Greg Martin, a number theorist at UBC (the University of British Columbia in Vancouver) doesn’t think so, so he has decided to resign from the editorial board of Elsevier’s Journal of Number Theory. His resignation letter makes interesting reading: I reproduce it here with his permission.
I am writing to inform you of my resignation from the editorial board of the Journal of Number Theory, effective immediately. I will also be adding my name publicly to the list of people who refrain from volunteering for, or submitting manscripts to, Elsevier journals.
It has been a little over a year since the boycott against Elsevier went public. The petition at
has been signed by thousands of mathematicians (indeed, over 13,000 researchers in total). There was a flurry of communication back and forth between Elsevier and our editorial board (and those of other journals, I’m sure). But now the dust has settled, and I must conclude that essentially nothing has changed.
Financial hardships remain in place for our libraries and institutions (even more so, as budgets tighten these days), despite all the good reasons that access to our own research should be becoming less expensive, not more. I’m sure you all know these points well; a lucid summary appears at:
It is disappointing to read that statement’s “What next?” section, which proposes several levels of possible improvement to the status quo, and realize that not a single one of them is gaining significant ground.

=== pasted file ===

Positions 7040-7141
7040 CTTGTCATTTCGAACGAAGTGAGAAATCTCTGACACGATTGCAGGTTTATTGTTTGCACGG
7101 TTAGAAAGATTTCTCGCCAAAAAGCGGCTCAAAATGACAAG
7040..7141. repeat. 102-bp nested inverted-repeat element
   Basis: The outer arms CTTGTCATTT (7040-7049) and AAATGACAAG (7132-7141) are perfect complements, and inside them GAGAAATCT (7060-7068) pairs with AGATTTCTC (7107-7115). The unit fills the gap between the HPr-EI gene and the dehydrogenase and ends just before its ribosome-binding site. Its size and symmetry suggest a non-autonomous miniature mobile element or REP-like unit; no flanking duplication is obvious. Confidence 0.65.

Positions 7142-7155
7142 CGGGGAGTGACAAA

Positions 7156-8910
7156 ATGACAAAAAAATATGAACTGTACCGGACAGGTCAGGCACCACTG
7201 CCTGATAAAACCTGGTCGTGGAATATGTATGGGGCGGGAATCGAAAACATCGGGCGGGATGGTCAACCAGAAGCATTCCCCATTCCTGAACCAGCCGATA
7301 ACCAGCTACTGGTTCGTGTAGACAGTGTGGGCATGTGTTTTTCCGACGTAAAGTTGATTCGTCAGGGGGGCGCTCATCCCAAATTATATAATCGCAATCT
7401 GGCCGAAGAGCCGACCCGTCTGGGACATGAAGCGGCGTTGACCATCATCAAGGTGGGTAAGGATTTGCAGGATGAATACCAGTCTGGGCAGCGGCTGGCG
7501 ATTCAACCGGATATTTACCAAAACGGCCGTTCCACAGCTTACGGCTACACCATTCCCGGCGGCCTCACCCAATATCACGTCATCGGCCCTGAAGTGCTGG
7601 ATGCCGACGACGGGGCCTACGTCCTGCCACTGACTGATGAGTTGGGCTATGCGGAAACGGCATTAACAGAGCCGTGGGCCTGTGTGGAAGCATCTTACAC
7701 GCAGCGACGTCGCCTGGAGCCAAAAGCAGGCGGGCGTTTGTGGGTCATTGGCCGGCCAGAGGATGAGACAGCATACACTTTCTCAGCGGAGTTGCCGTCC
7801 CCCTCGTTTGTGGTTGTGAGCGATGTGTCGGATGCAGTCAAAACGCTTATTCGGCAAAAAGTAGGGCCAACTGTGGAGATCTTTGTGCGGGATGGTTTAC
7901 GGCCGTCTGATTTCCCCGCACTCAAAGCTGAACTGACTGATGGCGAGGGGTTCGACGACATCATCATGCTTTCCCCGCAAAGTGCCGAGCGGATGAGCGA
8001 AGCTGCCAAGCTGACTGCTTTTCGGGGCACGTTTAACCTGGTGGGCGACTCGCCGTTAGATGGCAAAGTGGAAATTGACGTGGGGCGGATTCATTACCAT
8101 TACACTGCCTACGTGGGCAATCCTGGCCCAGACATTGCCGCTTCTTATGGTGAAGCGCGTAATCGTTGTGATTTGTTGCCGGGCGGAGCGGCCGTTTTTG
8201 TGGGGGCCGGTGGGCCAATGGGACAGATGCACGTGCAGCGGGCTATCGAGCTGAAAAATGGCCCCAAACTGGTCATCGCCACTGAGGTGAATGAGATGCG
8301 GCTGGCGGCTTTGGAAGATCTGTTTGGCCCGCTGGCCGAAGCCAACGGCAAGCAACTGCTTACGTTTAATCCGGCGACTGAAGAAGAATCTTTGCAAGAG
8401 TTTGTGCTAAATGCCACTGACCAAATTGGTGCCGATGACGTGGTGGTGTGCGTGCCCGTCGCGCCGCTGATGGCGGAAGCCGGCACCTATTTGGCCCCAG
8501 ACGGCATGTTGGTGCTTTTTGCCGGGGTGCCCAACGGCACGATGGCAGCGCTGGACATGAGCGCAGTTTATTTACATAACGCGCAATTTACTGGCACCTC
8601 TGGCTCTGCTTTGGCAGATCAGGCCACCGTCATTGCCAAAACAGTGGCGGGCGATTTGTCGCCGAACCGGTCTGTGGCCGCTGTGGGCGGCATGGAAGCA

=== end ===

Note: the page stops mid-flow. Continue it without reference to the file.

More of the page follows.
As far as I can tell, Elsevier’s responses to our concerns ended up being limited to a slight easing off of support for legislation limiting access to our research, together with a nominal reduction in individual journal prices. Regarding the latter, however, Elsevier’s “bundling” practice remains in place, making individual journals’ prices essentially irrelevant. Their (aggressively defended) lack of pricing transparency from one institution to another also speaks volumes, in my mind, to the limits of their desire to seriously address our pricing concerns.
More recently, we were told of Elsevier’s new policy that editors would receive $60 for every article they process for the Journal of Number Theory. To me, this policy demonstrates a true inability (or unwillingness) to understand the key part of our observation that “all the work is done for free by volunteers, but access to that work is exorbitantly expensive”. We want access to be less expensive; we’re not looking for extra dough in our pockets. The most generous interpretation of this new policy’s effect is that it continues to take money away from the research community at large, but now puts some of it in the personal pockets of a small subset of mathematicians who don’t need it. (My personal reaction, to be honest, was to view this as too close to bribery not to be somewhat insulting.) But this policy uncontroversially shows, at least, the extent of Elsevier’s robust profits on its research journals.
It might well be that a commercial company such as Elsevier is simply unable to adapt to a publication model more appropriate to our 21st-century ability to easily format, store, and transmit research around the globe. This is why my resignation does not contain any condemnation of the people who work for Elsevier. But I do not wish to continue supporting a system, however entrenched, that forces our institutions to make a choice between giving up increasingly expensive research resources and throwing more and more of their educational budget into the closed coffers of commercial publishers.
Of course, any issue as complicated as this one admits a wide range of reasonable opinions and strategies, and I respect the judgment and good intentions of everyone receiving this email. However, if any of you continue to be troubled by this situation, I submit that now is as good a time as any to join me in resigning from JNT.
Professor, Department of Mathematics
University of British Columbia